Jaffar finds his 'home-away-from-home'
“It was a Wednesday.”
Jaffar Nuru, 17, vividly remembers the February day he went for an MRI scan at Christchurch hospital, thinking he would be back home – on the farm outside Geraldine – in time for dinner.
Instead, on the Friday morning he underwent a thirteen-hour surgery to remove a brain tumour, and spent the next month recovering in hospital. Since then, Jaffar and his family have spent 139 nights (and counting) in our Christchurch House – a place Jaffar describes as a blessing and a second home.
Jaffar’s medical journey began after he lost hearing in one ear late last year and was booked for an MRI in six months’ time. A few weeks later, he lost control of his car and crashed into a creek on his way to athletics training – with no recollection of how it happened.
His mum, Swabaha says that’s when the slight concern about Jaffar’s health became scarily serious.
“From that moment, we knew something was really wrong,” Swabaha says.
“In some ways it was a miracle that the accident happened – it helped to push the MRI appointment closer, and made it an urgent matter.”
Raj, Jaffar’s dad, accompanied his son to the scan, and says he will never forget the moment they got the results.
“The neurosurgeon came in and told it to us straight – he said, ‘it’s not good news. Jaffar has a brain tumour, it’s growing, and we need to operate as soon as possible’,” Raj said.
“Jaffar was immediately admitted… we left Swabaha at home in the morning, and when I got back, I was alone.
“Breaking that news to her was so hard.”
With Jaffar in hospital, Nuru – Jaffar’s brother – at the University of Canterbury and Raj working on the farm, Swabaha had been spending long days at the hospital, and staying at a friend’s house.
“Nuru would pick me up in the morning and take me to the hospital, I would spend all day there, then he would return in the evening and take me back to my friend’s,” she says.
“They were long days, I didn’t have anywhere to go.”
Swabaha says a social worker told her about Ronald McDonald House, but she didn’t know what to expect and was nervous to try it out.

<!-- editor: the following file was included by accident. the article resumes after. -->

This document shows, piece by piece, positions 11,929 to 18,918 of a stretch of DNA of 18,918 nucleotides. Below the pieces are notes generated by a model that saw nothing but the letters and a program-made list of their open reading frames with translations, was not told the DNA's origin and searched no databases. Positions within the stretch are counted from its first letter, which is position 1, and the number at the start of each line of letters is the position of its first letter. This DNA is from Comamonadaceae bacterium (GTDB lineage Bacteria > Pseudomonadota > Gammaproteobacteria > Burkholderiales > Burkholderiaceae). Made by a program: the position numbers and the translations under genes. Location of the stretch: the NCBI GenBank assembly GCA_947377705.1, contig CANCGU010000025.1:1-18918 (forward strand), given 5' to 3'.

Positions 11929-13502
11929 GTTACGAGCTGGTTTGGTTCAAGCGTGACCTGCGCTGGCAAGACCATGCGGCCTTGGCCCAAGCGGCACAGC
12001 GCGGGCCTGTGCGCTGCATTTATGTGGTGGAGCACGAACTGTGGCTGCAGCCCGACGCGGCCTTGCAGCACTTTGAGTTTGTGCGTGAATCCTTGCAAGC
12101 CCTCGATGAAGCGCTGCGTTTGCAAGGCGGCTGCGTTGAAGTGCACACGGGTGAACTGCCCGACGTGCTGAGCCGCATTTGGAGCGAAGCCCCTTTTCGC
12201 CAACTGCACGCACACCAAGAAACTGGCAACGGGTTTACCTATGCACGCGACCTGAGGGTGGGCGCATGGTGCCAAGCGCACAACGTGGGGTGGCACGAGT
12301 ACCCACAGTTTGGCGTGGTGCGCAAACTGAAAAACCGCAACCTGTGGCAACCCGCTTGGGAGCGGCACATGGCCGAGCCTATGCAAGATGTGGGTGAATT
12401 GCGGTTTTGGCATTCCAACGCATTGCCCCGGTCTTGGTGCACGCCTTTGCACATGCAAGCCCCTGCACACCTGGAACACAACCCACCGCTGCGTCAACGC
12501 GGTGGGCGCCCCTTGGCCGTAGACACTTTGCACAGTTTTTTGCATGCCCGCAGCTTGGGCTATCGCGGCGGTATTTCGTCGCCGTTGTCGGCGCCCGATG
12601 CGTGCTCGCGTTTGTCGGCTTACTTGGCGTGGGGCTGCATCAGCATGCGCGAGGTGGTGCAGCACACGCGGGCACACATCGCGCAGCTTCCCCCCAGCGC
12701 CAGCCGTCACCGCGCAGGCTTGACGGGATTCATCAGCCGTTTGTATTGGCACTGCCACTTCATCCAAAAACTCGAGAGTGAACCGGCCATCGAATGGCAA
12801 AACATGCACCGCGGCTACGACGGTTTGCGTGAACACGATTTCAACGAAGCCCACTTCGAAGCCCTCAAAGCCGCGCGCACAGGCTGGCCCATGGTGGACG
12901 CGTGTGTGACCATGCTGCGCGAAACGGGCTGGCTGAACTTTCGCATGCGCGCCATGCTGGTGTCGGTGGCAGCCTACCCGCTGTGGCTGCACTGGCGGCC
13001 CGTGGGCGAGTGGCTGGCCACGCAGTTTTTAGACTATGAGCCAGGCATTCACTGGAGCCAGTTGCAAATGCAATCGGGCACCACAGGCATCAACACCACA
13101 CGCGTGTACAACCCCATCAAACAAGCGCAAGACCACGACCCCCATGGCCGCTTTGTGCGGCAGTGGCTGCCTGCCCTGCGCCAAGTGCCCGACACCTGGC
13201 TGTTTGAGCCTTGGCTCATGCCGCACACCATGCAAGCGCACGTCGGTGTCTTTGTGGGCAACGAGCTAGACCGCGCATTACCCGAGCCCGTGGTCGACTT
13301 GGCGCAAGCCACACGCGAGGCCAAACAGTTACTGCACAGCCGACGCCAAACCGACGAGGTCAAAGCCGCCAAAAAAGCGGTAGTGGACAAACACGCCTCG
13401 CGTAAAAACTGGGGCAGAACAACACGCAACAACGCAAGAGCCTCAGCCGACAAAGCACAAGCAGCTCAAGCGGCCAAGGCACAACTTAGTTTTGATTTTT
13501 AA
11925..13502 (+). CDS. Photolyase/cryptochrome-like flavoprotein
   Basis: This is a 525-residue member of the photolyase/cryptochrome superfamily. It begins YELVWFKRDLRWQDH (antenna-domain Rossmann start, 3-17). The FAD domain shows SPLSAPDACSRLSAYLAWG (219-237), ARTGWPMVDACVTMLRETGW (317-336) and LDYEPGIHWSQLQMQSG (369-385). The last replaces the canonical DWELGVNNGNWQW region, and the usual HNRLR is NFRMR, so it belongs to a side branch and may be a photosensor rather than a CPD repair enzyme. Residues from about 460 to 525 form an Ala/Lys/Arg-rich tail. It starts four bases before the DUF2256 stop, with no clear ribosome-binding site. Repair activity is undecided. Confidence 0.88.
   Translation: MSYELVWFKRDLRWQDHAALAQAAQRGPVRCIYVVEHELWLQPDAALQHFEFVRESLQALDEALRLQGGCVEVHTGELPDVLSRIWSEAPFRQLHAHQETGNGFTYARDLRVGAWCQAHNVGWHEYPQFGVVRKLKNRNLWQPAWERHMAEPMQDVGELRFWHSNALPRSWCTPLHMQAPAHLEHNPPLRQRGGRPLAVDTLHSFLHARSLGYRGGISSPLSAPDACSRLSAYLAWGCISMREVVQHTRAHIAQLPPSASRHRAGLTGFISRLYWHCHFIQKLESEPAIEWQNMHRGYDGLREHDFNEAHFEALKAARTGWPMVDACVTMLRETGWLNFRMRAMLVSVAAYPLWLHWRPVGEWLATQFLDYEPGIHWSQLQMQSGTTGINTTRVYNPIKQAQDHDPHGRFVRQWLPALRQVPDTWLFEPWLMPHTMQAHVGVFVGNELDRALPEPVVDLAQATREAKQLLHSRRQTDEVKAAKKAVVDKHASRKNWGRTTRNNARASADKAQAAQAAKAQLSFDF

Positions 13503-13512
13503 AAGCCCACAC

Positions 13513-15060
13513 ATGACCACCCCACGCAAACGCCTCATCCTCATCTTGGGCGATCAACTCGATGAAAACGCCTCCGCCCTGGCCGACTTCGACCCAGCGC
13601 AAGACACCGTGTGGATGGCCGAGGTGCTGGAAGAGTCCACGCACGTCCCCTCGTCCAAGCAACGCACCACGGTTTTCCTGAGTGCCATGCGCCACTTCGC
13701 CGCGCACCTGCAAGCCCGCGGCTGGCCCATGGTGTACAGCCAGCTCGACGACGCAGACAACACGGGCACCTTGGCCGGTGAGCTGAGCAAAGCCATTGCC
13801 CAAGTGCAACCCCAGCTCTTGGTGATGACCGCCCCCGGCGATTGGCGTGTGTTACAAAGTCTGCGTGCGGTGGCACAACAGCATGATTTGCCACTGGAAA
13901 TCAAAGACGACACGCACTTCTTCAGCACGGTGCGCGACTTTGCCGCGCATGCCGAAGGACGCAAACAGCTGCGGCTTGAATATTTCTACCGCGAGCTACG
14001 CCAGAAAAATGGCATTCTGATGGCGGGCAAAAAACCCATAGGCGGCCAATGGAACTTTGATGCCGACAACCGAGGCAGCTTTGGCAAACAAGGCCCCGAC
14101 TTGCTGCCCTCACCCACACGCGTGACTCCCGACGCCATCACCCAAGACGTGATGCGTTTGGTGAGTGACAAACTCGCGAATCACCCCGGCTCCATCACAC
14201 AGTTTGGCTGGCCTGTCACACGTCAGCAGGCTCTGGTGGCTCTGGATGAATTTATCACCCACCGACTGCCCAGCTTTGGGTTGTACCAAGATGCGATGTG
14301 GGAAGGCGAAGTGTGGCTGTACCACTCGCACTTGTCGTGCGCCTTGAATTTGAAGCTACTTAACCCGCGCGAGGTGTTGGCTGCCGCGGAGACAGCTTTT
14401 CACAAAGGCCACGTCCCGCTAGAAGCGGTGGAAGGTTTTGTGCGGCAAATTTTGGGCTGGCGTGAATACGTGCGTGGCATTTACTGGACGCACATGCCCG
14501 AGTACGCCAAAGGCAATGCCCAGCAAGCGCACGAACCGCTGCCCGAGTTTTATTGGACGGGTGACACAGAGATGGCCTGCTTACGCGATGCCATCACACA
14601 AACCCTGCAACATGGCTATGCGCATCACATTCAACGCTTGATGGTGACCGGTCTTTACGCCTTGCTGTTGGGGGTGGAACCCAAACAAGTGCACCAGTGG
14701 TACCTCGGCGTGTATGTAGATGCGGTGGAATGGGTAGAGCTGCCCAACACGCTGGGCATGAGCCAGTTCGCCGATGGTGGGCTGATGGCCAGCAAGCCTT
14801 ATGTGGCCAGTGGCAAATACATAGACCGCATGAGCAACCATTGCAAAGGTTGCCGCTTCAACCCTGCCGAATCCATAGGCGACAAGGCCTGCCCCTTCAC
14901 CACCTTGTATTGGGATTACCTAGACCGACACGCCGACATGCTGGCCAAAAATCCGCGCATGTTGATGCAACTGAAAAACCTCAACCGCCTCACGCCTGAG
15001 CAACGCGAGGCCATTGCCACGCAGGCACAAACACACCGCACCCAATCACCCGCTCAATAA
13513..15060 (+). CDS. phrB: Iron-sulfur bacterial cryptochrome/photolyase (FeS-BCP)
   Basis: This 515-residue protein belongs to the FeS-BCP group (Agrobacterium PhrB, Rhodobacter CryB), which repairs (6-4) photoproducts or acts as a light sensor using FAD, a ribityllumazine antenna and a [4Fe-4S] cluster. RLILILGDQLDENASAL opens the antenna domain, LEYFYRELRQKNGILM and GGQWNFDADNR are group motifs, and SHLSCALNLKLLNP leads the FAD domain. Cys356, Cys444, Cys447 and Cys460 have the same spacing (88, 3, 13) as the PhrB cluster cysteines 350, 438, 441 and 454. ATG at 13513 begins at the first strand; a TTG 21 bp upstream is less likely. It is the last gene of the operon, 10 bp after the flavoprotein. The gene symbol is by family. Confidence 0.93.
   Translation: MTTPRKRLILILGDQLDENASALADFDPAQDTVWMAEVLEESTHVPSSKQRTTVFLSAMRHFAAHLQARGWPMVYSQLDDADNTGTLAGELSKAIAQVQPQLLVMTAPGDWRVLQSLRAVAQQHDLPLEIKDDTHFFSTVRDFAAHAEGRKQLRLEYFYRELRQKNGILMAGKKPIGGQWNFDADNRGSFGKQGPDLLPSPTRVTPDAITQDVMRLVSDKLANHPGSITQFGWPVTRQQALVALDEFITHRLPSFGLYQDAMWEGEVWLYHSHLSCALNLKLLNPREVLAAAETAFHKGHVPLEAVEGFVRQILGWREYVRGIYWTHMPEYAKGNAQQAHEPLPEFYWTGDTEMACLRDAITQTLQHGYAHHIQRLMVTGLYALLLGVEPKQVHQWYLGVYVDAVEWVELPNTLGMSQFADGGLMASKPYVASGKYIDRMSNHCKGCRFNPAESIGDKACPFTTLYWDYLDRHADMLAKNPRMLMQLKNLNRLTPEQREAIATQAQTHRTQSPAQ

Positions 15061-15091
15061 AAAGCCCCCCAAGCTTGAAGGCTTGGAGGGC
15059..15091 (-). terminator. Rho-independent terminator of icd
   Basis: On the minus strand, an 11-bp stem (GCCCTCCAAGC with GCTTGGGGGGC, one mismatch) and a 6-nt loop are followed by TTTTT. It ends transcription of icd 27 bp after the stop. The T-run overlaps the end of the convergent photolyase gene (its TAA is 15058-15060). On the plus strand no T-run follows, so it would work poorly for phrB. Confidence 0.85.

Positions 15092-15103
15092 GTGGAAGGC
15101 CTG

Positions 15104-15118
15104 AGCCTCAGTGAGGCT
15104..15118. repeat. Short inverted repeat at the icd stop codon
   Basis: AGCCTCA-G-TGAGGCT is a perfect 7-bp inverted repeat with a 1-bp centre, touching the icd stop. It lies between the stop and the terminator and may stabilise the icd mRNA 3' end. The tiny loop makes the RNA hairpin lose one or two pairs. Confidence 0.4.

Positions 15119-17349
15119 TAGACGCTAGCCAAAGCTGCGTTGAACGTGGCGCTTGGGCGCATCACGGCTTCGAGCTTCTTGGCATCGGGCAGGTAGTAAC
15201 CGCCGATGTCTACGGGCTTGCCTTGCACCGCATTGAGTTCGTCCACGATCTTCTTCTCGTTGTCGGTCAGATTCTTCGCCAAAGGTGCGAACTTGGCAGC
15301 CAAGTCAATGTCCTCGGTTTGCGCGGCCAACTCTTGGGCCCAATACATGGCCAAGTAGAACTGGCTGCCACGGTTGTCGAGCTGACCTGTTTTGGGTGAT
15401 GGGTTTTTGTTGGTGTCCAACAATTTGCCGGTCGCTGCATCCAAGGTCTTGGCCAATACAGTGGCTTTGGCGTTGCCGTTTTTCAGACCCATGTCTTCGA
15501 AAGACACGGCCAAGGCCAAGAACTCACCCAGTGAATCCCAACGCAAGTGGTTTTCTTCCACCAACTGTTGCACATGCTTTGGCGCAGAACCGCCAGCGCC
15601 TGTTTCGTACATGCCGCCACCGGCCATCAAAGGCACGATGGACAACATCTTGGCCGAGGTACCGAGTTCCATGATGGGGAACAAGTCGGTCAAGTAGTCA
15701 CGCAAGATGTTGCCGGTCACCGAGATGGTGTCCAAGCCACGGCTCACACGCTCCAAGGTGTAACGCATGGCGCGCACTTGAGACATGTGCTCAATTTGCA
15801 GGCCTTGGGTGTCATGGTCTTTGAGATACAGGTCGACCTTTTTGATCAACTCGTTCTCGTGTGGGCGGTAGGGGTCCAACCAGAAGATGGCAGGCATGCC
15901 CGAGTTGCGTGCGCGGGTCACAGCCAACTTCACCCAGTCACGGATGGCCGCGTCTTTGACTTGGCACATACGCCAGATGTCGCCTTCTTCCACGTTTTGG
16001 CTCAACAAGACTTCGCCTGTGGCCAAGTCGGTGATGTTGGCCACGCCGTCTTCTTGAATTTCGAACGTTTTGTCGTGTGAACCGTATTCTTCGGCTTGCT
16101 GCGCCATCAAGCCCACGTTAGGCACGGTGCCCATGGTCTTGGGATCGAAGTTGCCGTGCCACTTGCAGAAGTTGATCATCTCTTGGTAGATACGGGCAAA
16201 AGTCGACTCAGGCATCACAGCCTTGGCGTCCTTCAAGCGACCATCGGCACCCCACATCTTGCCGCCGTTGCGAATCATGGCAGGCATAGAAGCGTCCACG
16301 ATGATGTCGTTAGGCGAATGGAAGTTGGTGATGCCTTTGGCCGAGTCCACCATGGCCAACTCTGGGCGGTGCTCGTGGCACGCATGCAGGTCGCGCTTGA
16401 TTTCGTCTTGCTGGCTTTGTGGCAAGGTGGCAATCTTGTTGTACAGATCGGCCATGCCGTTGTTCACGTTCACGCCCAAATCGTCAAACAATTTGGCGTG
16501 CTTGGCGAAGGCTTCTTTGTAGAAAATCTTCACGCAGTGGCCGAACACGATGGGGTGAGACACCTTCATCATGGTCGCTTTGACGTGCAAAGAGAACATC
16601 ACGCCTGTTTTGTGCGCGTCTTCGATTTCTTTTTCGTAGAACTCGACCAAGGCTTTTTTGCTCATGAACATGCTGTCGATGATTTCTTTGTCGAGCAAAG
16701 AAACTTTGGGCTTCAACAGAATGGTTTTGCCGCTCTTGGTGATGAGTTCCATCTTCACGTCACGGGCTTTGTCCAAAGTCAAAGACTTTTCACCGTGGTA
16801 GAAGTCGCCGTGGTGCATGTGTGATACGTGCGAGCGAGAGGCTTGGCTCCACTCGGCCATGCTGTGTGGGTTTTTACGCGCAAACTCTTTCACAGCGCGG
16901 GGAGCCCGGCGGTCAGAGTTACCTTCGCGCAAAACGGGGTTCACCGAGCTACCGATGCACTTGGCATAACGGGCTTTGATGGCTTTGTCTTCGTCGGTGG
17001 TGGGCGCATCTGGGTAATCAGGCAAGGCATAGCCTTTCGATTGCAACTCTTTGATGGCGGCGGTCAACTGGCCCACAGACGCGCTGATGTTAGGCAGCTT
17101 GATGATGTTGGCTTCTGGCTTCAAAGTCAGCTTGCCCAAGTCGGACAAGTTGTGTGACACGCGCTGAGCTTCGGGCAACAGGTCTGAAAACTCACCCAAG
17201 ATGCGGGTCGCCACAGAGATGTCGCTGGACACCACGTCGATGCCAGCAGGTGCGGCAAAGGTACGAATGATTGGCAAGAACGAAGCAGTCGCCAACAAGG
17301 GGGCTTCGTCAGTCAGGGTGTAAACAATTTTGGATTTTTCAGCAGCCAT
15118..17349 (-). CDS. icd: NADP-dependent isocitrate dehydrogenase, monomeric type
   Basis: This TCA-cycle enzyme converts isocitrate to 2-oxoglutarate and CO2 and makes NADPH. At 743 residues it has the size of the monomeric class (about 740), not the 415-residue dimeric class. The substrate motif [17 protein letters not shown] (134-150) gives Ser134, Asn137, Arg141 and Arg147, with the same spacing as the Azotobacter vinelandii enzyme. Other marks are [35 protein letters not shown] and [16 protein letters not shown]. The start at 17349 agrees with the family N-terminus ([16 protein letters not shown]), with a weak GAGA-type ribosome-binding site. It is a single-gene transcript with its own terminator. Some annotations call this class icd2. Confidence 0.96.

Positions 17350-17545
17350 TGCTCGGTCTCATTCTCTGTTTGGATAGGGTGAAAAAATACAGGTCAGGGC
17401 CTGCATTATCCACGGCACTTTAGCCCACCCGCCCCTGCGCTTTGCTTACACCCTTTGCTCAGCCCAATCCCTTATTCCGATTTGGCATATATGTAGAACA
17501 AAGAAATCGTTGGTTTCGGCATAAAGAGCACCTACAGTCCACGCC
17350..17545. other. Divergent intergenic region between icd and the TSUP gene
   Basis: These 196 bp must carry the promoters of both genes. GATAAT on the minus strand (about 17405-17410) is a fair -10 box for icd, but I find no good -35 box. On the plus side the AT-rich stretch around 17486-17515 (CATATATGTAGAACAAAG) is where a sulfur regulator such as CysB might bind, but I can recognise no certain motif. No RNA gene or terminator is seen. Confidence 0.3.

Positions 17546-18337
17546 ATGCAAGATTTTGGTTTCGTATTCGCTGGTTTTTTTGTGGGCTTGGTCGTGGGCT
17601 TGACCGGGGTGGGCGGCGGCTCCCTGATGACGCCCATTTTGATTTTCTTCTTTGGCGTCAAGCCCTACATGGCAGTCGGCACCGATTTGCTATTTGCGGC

Once the long days became too much they decided to give Ronald McDonald House a go, Swabaha says she was blown away by the whole facility.
“I thought, wow. The people, the food, everyone coming together to sit and chat… You don’t feel like anything is missing here, we are so comfortable,” she says.
“I don’t even have words… It’s a second home and a blessing to be here.
“Ronald McDonald House will never leave our minds.”
Raj, who stays at the House two nights each week when he’s not working, agrees.
“It’s such a family environment, we feel completely at home here, it’s as simple as that. We feel at home.”
Jaffar says he finds comfort in meeting other families staying at the House and feeling a sense of solidarity.
“You meet other families, you talk and you think ‘I’m not alone’,” he says.
While Jaffar’s initial surgery removed most of his tumour, the remainder needed radiation for six weeks. On top of that, Jaffar had to complete four rounds of chemotherapy.
This brave and determined teen had his eyes on one prize: ringing the bell at Christchurch hospital’s child haematology and oncology ward, to indicate the end of his treatment.
Jaffar is now home with his family, and is looking forward to beginning his final year at High School in 2019.
Thank you to Etta Images for kindly donating a photoshoot of the Nuru family.